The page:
(Bloomberg) -- With all the focus on getting the positioning right for next month’s U.K. election, investors may be overlooking bigger threats beyond.

Even as optimism grows that Prime Minister Boris Johnson’s party will win the vote and see through a market-friendly Brexit deal, a floundering economy and the prospect of fraught trade talks with the European Union are unnerving some. Allianz Global Investors warns against “complacency” and Algebris Investments sees the pound staying under pressure in the longer term.

Sterling has surged about 5% this quarter as Johnson secured a withdrawal pact with the EU and got a preliminary approval for it from lawmakers, dissipating market anxiety about a no-deal Brexit. Yet, the annual pace of economic expansion has slumped to the slowest in almost a decade, and Societe Generale SA strategist Kit Juckes sees the effects of Brexit shaving half a percentage point off growth every year over the coming decade.

“Over the long term, there is probably some complacency,” said Kacper Brzezniak, a portfolio manager at Allianz Global. “The deal currently being proposed by Johnson and the rest would have been considered the hardest of hard Brexits before where people had forecasts like $1.15 for sterling. Now it looks like if we avoid a no-deal people are going to be relieved.”

Brzezniak is currently neutral on the pound but aims at shorting the currency if it climbs to $1.32 or higher, from Friday’s levels around $1.29. Sterling gained about 1% this week as opinion polls suggested support is on the rise for the ruling Conservative Party ahead of the Dec. 12 vote.

The currency may climb to $1.34 should Johnson’s party win, seen as the most likely outcome, according to a Bloomberg survey last week. The next most likely scenario -- a Labour Party-led coalition -- would only send the pound down less than 1% in the short term, the survey showed.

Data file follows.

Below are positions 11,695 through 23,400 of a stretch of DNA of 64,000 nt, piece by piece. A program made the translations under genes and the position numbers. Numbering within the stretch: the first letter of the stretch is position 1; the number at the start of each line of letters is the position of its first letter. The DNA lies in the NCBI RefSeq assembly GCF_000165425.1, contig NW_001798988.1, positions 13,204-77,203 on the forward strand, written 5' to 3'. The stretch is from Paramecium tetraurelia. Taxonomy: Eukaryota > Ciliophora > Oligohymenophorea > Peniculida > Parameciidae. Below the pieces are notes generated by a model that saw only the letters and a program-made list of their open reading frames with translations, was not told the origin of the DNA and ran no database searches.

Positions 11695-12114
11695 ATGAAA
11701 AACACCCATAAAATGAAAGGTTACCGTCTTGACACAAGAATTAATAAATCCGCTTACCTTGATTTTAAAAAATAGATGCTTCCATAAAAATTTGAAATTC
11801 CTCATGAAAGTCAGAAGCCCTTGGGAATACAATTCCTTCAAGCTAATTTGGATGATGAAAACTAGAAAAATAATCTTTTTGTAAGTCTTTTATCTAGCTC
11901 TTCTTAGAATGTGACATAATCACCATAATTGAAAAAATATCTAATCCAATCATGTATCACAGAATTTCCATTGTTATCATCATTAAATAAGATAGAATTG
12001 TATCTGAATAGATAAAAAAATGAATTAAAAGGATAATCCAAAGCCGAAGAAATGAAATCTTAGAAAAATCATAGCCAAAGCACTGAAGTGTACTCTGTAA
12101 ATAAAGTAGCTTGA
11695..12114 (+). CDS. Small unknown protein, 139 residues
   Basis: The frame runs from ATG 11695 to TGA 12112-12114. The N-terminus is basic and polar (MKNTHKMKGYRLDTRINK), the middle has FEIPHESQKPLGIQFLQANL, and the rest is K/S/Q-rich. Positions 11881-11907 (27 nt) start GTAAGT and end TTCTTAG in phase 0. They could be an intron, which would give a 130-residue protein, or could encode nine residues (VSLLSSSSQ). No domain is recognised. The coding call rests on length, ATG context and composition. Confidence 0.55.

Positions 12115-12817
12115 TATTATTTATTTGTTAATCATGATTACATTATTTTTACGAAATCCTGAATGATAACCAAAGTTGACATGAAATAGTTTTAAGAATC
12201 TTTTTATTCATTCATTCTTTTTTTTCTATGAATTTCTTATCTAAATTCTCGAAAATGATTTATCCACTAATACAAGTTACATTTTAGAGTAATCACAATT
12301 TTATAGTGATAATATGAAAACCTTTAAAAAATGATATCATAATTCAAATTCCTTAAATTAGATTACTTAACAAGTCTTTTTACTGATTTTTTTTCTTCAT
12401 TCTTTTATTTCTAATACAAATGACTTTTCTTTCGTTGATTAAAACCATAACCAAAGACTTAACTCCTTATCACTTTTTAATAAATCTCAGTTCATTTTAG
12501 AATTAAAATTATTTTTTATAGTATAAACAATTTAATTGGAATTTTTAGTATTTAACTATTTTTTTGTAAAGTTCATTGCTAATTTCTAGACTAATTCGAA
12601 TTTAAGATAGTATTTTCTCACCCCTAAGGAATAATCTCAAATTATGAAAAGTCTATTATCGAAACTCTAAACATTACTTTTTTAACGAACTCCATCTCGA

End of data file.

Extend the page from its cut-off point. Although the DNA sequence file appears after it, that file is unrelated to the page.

Even if Johnson manages to finalize the current deal with the EU, that would only mark of the first phase of Brexit -- leaving Britain and the bloc with the tough task of forging a brand new trade relationship, according to Jane Foley, head of currency strategy at Rabobank.

“I don’t think the foreign-exchange market is really taking on board the trade talks, the part two of Brexit,” Foley said at a conference at Bloomberg’s office earlier this week. “There’s a very short window of opportunity for the trade talks and I fear that if they don’t start well then the market may start to reprice what a Tory government means for sterling.”

U.K. equities are also advancing on optimism a victory for Conservatives. Mid-cap stocks that are typically more sensitive to the domestic economy gained the most from the recent Brexit optimism. The FTSE 250 Index rallied 1.8% this quarter and Vanguard Asset Management’s exchange-traded fund linked to the index saw record inflows.

Yet, some investors are looking beyond the short-term picture. While allocations to U.K. equities have picked up amid easing Brexit concerns, 21% of global fund managers are still underweight the country’s stocks following years of political turmoil, a Bank of America survey of money managers this month showed. That is down from 32% in the October poll.

“I’d hold off for now on investing until we get clarity on the election,” said Nathan Thooft, head of global asset allocation at Manulife Investment Management, who is underweight U.K. stocks. “Regardless of the outcome of the election, there’s going to be new worries and new anxieties, which might afford you another opportunity to buy at a new point in time.”

The annual pace of economic expansion in the U.K. fell to the lowest in almost a decade last quarter, figures published this week showed. Another report showed that retail sales unexpectedly fell in October, leaving growth over the last three months at its weakest for 1 1/2 years.

“Over the longer term, risks to sterling remain to the downside as uncertainty continues to weigh on the investment and growth, leaving little room for the Bank of England to normalize rates,” said Alberto Gallo, a portfolio manager at Algebris. “We are neutral on the pound but have been biased to lower levels. We remain short credit risk on U.K. firms exposed to the consumer as well as commercial real estate.”

To contact the reporters on this story: Charlotte Ryan in London at cryan147@bloomberg.net;Anooja Debnath in London at adebnath@bloomberg.net;Ksenia Galouchko in London at kgalouchko1@bloomberg.net

To contact the editors responsible for this story: Paul Dobson at pdobson2@bloomberg.net, Anil Varma, William Shaw

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